Is the “common home” metaphor adequate and useful for an “integral ecology” theology in modern times?

Maria Isabel Pereira Varanda*

*Corresponding author for this work

Research output: Contribution to journalArticlepeer-review



This essay argues that the “common home” metaphor, when applied to planet Earth, falls short in its ability to provide an accurate analogy with the complexity and diversity of the planet itself since it has a limited epistemological, heuristic, and hermeneutical horizon; it is an analogy that proves inadequate in expressing common human representations of home and the two principles that should inspire an Ecotheology: the ontological value of creatures (Gaudium et Spes) and the recognition of the intrinsic relationship between all beings (Laudato Si’). In order to methodologically support this enquiry, a reflexive analysis and a metadisciplinary discourse are used through Emmanuel Levinas, Hannah Arendt, and the concept of integral ecology, proposed in Pope Francis’s encyclical letter Laudato Si’. On care for our common home, 21 May 2015. The performativity of the “common home” metaphor is evaluated to review its use in Ecotheology. The conclusion reached is that the category of “common life” might be more appropriate than “common home” to characterize how humans inhabit the world for an Ecotheology, and to represent planetary and cosmic communion and interdependence.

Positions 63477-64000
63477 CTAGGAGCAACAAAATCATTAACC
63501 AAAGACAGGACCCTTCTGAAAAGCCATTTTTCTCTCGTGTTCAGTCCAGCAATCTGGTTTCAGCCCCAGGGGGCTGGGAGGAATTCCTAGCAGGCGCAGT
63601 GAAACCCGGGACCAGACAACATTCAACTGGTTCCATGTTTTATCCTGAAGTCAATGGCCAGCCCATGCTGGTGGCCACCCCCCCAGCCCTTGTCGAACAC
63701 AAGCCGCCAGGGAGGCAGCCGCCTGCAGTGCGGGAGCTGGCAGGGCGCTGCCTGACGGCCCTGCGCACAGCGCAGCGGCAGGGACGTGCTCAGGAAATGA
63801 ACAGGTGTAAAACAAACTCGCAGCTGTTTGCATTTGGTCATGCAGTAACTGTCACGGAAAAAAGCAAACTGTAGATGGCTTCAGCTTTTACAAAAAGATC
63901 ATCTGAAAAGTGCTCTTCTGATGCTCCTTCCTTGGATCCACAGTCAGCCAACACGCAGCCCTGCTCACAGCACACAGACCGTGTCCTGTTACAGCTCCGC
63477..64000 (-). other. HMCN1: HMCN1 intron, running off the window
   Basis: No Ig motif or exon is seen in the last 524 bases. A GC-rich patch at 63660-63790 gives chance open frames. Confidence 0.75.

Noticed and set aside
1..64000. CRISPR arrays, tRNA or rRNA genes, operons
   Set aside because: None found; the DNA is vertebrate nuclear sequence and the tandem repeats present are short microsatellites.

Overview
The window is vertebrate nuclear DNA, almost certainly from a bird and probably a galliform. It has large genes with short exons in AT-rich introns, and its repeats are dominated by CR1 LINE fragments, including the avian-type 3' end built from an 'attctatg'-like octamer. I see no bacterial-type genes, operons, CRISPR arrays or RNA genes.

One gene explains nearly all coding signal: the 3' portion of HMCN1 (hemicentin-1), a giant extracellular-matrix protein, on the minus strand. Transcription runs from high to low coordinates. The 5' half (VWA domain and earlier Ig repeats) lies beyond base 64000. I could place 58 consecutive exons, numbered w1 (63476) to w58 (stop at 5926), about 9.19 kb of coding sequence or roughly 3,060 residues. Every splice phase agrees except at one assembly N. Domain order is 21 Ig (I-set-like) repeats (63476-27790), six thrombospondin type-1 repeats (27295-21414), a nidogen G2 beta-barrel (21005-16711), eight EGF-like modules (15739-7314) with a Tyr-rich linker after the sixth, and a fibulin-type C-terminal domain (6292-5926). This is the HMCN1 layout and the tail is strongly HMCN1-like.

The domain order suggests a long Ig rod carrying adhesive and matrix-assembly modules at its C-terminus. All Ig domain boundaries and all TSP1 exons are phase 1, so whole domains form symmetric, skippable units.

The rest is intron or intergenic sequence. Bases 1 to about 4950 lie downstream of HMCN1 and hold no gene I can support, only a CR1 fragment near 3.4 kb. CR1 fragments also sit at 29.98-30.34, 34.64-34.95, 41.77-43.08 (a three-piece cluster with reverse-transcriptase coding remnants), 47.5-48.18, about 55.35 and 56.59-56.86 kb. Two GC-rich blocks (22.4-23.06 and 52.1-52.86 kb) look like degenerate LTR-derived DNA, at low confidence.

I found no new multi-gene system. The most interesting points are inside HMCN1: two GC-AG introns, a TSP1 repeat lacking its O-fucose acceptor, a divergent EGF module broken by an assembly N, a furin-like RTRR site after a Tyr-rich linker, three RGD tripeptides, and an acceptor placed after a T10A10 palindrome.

Original languageEnglish
Article number198
Number of pages14
Issue number2
Publication statusPublished - 5 Feb 2024


  • Common home
  • Ecotheology
  • House
  • Integral ecology
  • Metaphor
  • Planet earth
  • Relational ontology


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